5 Ways You’re Messing Up On LinkedIn
Posted by Mitch Mitchell on Nov 7, 2011
Back in April I wrote my first true introductory post about LinkedIn, giving tips on how to use it effectively. Well, it seems that there’s still a lot of folks out there that are using it incorrectly. How do I know? If it’s irking other people then you’re messing it up in my opinion.
Frankly, when it comes to your business the last thing you really want to be doing is getting on people’s nerves. Most of these things are minor, but why get irritate people to begin with I always say. So, here are 5 things one should either stop or start doing.
1. Stop going with the default message when reaching out to new people. Goodness, this was my #1 gripe in the last post and it’s at the top again. How hard is it to write something different, even if it’s just “I think we might be able to do some work together so I’d love to connect with you on LinkedIn”, or “I figure this is a good time to connect with each other here on LinkedIn”?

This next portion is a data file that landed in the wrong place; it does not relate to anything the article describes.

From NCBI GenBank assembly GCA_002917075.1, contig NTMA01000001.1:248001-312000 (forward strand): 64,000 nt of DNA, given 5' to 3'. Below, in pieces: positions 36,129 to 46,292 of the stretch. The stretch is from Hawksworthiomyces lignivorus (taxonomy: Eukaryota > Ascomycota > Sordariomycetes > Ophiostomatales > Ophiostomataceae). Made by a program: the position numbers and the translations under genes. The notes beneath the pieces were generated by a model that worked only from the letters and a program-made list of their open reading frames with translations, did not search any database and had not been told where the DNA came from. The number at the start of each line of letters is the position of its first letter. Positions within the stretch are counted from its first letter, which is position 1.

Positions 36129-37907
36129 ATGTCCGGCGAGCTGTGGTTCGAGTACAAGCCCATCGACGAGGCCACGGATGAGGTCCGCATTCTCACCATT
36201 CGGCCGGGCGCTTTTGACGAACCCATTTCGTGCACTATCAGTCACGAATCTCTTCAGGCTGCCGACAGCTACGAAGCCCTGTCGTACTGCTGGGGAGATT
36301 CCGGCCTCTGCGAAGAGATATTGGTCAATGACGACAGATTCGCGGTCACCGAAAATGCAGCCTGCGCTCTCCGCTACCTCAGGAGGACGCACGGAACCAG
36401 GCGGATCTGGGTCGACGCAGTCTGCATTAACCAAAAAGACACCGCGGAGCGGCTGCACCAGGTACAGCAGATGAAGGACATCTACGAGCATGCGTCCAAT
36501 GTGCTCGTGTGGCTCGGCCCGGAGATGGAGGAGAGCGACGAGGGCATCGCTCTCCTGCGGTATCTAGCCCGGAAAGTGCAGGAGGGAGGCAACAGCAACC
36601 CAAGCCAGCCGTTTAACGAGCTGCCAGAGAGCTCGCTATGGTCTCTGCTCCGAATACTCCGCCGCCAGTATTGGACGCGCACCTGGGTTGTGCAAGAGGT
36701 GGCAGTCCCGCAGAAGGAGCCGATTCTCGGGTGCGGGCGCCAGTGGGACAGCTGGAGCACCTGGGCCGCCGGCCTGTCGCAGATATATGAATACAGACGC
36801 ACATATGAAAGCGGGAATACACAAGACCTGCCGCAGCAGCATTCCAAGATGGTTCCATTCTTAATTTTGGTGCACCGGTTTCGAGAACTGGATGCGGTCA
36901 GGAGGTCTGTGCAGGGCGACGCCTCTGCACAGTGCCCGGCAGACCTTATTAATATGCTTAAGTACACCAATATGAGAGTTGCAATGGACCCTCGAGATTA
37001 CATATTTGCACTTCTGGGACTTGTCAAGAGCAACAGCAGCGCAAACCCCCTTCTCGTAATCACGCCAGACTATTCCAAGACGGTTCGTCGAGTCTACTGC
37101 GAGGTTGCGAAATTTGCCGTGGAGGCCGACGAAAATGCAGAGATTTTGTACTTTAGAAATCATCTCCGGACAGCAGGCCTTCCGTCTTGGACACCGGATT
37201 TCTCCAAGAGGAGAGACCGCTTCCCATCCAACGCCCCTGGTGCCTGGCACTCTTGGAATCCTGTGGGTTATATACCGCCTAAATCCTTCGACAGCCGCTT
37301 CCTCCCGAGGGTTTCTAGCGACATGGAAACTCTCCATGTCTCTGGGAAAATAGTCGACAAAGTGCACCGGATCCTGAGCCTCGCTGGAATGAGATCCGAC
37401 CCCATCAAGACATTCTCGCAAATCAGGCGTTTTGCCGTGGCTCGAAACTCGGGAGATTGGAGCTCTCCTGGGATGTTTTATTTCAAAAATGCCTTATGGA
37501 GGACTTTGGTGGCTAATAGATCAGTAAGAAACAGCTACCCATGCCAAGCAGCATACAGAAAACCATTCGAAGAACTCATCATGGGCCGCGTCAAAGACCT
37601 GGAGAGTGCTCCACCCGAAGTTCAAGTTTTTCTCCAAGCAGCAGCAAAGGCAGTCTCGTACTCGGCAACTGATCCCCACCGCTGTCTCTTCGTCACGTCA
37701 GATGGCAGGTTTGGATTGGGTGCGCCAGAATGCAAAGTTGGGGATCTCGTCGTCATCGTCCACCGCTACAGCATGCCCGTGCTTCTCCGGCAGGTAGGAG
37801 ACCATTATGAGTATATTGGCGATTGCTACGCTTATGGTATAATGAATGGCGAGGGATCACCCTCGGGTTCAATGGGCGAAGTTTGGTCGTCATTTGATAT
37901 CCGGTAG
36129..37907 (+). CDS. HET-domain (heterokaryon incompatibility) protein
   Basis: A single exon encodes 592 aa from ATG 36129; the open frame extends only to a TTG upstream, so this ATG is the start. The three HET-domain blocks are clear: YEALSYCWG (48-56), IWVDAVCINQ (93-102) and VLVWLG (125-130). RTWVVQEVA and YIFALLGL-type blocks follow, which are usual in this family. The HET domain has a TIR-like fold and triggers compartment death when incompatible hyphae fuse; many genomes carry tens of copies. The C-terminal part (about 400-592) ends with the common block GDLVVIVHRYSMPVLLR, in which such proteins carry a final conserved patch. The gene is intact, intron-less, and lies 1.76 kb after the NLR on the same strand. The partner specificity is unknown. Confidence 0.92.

2. When reaching out to people you want to connect with, don’t lie about how you know them. I cringe when I get a connection message that says “so and so says you’re friends” when I have absolutely no idea who they are.
3. Why don’t you have a picture? Unless I personally know someone I refuse to connect with anyone that doesn’t have an image on LinkedIn. My thought is that you’re either trying to hide something or you don’t have enough knowledge to know how to upload a photograph. The idea of LinkedIn is business networking; why the heck wouldn’t you put up an image?
4. Say something in a group every once in awhile. I don’t belong to a bunch of groups but every group I belong to I participate in every once in awhile, sometimes even more then once in awhile. Sure, it’s free, but what’s the point in being in something you’re never going to do anything in? I called people out in one group that has around 1,600 members yet only 10 people ever talk; that’s just a shame.
5. Make your profile more dramatic than a straight up resume. You’re not auditing for a job, you’re hoping to get some kind of business out of it. If there’s a service or product you’d like to highlight, then do it there. It’s a great opportunity to do something a little different that you might not want to do on your website.